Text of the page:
The effect is much more pronounced at longer ranges; at short range you’re typically looking at half a minute of angle (MOA) or less, which won’t exactly jeopardize your chances of hitting your target. But if you’re talking the ranges typical of long guns, you’ve got to account for the difference. You can get reasonably consistent POIs with a suppressor, but they won’t be the same ones you shoot without it. The ideal solution is to have optics that can be switched between two zeroes; a more practical one is to have a second dope table for shooting with the suppressor so that you can dial in adjustments appropriately.

So with short-range engagements—CQB in particular—the suppressor isn’t going to make enough difference to matter. You should be cognizant, however, that if you equip a typical assault rifle with a suppressor and encounter a situation that demands a quick shift from close-quarters engagement to a longer-range shot, you’ll probably want to ditch the suppressor (time permitting, of course) before you take it.

Not to complicate matters after all that, I have to add that ammo choice can play a huge role. Not all noise comes from muzzle blast; the “crack” of a high-velocity round is actually a miniature sonic boom, and if you’ve spent any time as a target monkey on a downrange feedback range, insulated from the noise of the firing line but listening to bullets speed by overhead, you know what I mean. That crack can be eliminated with the use of subsonic ammunition. Even the cycling of the action makes noise. (In many cases subsonic rounds will solve that problem, too, as they do not produce enough gas pressure to cycle the bolt.) Of course, if you’re shooting a target 400 meters away with a long gun, the clack of the bolt probably isn’t a big concern for you, compared to shooting from five meters away with a pistol. So while I certainly don’t want to insult anyone’s intelligence, I’m obliged to point out that such rounds will have significantly different ballistics than standard loads.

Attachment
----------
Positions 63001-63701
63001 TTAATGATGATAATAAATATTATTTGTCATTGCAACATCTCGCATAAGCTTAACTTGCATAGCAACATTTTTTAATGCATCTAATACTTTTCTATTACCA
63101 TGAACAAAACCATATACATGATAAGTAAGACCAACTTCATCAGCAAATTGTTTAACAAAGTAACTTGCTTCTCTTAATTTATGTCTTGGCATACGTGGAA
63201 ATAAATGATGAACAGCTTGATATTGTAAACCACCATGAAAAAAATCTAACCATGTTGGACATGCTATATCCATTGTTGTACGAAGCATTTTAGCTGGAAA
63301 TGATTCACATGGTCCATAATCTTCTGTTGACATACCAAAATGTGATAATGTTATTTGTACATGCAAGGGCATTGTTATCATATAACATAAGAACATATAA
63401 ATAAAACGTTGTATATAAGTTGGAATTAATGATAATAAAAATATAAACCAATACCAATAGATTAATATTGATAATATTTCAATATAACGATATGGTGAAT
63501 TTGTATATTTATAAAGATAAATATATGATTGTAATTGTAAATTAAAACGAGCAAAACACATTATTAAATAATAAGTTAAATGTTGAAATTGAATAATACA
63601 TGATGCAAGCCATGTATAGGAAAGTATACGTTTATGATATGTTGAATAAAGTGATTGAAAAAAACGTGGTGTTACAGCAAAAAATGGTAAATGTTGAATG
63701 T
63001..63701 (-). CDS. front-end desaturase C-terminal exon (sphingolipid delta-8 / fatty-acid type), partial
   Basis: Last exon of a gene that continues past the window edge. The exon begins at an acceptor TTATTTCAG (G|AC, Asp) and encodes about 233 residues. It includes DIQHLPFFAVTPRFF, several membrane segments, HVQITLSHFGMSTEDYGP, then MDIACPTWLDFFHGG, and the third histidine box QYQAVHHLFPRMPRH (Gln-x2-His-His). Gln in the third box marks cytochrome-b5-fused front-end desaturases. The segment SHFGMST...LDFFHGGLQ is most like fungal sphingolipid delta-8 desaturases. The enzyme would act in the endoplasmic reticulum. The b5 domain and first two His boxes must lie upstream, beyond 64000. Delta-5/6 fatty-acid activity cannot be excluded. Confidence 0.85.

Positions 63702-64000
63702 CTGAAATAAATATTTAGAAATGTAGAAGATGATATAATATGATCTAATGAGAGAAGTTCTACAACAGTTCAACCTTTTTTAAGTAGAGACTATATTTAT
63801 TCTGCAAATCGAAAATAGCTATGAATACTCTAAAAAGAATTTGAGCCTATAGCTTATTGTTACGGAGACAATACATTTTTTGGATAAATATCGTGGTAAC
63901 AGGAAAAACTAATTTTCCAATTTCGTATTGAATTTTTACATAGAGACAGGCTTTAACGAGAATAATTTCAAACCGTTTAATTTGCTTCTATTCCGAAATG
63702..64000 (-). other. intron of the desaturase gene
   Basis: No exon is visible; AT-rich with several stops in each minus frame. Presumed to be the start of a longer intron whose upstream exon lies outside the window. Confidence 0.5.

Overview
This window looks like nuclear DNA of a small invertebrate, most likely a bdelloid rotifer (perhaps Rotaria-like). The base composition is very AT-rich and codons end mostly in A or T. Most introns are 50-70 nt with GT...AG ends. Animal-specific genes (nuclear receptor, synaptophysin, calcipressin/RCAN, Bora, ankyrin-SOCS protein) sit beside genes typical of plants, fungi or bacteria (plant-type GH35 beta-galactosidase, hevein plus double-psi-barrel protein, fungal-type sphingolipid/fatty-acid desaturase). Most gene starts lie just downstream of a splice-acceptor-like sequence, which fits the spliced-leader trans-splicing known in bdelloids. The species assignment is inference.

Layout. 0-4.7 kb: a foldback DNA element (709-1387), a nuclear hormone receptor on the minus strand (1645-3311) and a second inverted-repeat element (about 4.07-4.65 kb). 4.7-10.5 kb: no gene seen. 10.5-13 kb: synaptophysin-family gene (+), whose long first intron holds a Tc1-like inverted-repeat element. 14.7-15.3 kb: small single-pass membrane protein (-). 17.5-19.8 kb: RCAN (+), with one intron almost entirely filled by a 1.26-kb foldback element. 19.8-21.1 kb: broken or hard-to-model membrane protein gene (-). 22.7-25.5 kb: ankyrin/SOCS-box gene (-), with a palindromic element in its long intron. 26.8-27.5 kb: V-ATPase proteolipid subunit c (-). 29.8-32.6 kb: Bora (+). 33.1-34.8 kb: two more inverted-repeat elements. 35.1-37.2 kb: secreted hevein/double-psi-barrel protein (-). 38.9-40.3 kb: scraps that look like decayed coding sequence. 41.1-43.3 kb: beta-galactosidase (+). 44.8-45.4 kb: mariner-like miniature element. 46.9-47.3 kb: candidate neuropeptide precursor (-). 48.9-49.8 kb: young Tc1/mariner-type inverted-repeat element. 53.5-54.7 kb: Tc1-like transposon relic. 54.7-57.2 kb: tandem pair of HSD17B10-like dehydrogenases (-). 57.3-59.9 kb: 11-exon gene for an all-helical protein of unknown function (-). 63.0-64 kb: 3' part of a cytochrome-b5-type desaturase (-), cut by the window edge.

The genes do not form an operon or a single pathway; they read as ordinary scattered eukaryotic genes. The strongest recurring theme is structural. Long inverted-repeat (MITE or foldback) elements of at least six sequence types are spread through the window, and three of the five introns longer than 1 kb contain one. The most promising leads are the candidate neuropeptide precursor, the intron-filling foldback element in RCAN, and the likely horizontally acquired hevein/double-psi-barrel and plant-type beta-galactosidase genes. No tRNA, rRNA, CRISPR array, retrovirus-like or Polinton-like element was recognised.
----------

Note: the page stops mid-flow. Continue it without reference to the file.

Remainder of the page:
Suppressors have legitimate tactical uses, and you need not worry about wrecking your accuracy by using one. Just remember two key factors—the difference is no big deal at short range but matters at long range, and your weapon has two different zeroes with and without a suppressor—and you’ll do fine. In parting, I have to leave you with my very favorite rationalization of why suppressors improve accuracy, courtesy of a guy posting on a firearms optics forum:

“Suppressors look cool, chicks like cool, and no one wants to blow a shot when a hot chick is checking out their suppressed gun, so you tend to not blow shots so much.”

Hey, man, whatever works.

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  1. Well said. now lets get those sub sonics and crank down that switch block! Had a guy tell me he could hold 1/2 a min to 300m with subs. I offered to bet my rifle against his…weird, he was always busy on range day from that day forward. Good article. keep em coming.

  2. The bending moment caused by the weight of a suppressor affects POI but does not tend to affect barrel harmonics because the barrel and suppressor in general will not “couple” harmonically, so the impulse continues to reflect off the muzzle, same as before the suppressor was attached. So there will be a shift in POI (which with some suppressors is repeatable, so the shooter can adjust zero by a predetermined set amount when switching between unsuppressed and suppressed and still have an accurate zero) but the precision of the load does not tend to change. If it shot 1 MOA unsupppressed, it still will shoot 1 MOA unsuppressed. Although groups might tighten slightly because the reduction in propellant gas velocity at the exit from the suppressor (as compared to the exit from the muzzle of the barrel) reduces the buffeting the bullet experiences at the moment of release, which is the point in its path of flight when it has the least dynamic stability.